About Me

My photo
My name is Anthony Simmons my birthday is May 12, 1988. I am currently in the Youth Development Major at Rhode Island College. I work at Swansea Total Fitness in Swansea Massachusetts. I have been working with the Total Fitness Clubs since November of 2012. I have some great ideas to utilize what I will accomplish with Youth Development including a group exercise for adolescence in the community of Swansea. If you have any question or would like to learn more follow my blog and leave a comment!

Tuesday, December 3, 2013

Paradoxical Pathways: An Ethnographic Extension of Kohn’s Findings on Class and Childrearing

Kohn’s findings show me that researchers focus and manipulate results to reach their focal end scheme. The results seem to me, be more focused on the specific families followed during this case study. I was raised in a lower-middle class family and I found that the reading completely related to me. Though more of the positives than the negatives within the readings. I see that I have parents who cared fully about my education, leisure activities and also what was being taught within my religion’s CCD. “Results imply that, at the level of actual behavior, it is implausible to assume a simple one-to-one correspondence between class and either conformity or self-direction. Rather, the relations between value commitments and behavior are complex and may entail paradoxical pathways.”
My interpretation on this conclusion is that my beliefs of the reading were confirmed. Classes can’t be a measure by values and/or self-direction. Family units have a different way of raising their children. Just like youth and the way they learn in education. Every person is different from one to the next. Families don’t care less about their children because they are low income or if they are middle class. How often do we see in the media that a celebrity is fighting with their parents/managers because they don’t get their way. People make decisions based on impulses, not morals and values. That is why many people feel regret about decisions and outcomes in life. There is truly no perfect way educate or parent youth. Experiences help the development of youth based on what they have learned from their education and what teachings their parents instill in them. Kohn’s research seemed very biased for a researcher. Looking at the article in a different lens causes a different interpretation.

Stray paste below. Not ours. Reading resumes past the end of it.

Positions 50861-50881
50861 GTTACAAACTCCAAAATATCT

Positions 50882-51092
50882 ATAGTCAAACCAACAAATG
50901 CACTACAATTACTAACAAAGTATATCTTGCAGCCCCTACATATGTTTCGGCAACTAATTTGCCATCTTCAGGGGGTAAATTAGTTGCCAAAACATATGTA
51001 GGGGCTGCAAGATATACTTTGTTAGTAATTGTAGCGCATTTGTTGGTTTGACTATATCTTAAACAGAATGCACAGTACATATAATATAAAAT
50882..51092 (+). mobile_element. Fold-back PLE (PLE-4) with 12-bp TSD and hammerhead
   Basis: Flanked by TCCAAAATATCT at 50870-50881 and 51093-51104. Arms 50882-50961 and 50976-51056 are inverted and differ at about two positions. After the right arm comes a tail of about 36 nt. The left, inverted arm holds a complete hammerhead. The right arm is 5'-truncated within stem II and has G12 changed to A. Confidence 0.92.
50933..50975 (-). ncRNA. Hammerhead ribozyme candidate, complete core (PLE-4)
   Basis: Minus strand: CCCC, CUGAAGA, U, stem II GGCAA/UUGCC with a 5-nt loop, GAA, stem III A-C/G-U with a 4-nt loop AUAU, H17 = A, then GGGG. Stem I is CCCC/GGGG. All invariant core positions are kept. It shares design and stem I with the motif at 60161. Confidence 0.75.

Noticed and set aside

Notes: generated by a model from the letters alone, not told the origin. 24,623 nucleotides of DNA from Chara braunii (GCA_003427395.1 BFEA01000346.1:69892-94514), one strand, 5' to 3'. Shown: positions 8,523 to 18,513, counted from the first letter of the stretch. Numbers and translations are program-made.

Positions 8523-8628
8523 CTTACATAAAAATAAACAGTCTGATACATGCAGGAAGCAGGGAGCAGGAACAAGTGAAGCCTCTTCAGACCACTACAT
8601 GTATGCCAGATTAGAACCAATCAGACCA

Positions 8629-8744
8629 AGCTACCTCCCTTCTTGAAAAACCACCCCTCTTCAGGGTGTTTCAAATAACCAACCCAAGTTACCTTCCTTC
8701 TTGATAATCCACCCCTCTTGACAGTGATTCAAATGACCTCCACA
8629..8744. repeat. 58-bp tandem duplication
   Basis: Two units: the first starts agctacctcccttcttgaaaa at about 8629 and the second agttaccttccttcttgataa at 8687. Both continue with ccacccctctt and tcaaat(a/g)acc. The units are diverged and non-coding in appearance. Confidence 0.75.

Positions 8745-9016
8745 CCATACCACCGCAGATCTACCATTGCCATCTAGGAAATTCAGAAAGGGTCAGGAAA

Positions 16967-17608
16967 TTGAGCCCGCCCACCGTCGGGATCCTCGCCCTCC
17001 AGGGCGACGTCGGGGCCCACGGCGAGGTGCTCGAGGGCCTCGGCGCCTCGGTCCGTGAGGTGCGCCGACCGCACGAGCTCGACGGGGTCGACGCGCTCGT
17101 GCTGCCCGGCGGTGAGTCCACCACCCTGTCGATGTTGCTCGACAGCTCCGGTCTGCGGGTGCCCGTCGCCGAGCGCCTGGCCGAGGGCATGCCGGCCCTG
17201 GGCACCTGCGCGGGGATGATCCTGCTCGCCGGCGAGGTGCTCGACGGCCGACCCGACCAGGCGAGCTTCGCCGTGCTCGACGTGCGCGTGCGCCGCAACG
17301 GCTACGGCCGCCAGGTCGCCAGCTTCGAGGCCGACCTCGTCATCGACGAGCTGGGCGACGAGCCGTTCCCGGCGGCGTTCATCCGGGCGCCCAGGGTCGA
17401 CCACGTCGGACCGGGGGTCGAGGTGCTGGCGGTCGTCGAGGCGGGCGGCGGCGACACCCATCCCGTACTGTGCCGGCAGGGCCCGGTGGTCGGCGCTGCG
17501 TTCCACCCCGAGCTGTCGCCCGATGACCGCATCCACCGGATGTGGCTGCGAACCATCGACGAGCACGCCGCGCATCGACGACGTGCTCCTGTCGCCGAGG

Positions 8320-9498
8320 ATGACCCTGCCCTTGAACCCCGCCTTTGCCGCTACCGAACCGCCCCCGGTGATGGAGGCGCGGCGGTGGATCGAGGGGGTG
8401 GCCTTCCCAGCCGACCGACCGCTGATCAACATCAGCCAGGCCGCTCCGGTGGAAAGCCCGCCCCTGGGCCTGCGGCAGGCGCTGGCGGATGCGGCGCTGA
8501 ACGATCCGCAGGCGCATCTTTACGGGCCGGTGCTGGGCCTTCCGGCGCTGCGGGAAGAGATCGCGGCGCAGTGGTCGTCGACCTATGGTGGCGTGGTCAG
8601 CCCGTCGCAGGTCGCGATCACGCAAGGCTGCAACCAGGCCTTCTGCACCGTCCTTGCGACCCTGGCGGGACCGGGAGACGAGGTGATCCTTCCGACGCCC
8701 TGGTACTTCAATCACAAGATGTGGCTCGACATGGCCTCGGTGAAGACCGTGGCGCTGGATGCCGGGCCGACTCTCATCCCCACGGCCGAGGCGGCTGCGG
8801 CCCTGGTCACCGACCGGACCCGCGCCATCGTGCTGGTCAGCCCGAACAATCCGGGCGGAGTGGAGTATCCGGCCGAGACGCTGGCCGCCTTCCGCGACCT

1. Anthony, I agree with you when you said that the article may be a bit biased. I got that same feeling when reading it. Also, though I have mixed feelings about this, I think you're right to a certain point when you say that people act on impulse. That is true. But morals and values do play an important role as well. And you're right, there is no perfect way to parent or teach youth. However, I think we should do everything we possibly can to ensure that they feel comfortable and important in whichever environment.

  2. Great video. Parents and coaches who act insane at sports games are ruining the game. They are forcing leagues to take away any competition between teams because parents and coaches cant handle it. Its about the kids, and if there having fun you should keep your mouth shut. I'm a very competitive person and I hope that I would never lose control like some of these folks did. and I think watching this video will make me more aware of my actions on the field.

  3. I can understand why the article seems biased. I think that it is a bit valid though. I grew up low-income and I think my parents (although education was important to them) didn't know how to structure my leisure time. It wasn't that they didn't want to make every experience learning intentional, it was just because they didn't know how. I think lower income generally means less education, which might be an explanation why this case was accurate. I see it everyday with my students, there's such a big difference from one student whose parent is more educated and the parent who makes a lot less. I agree, though, there is no perfect way to raise a child. I think if there was classes to teach all parents about intentional learning and child-rearing we would see a much bigger difference, I think it's all about the parent having access to the information.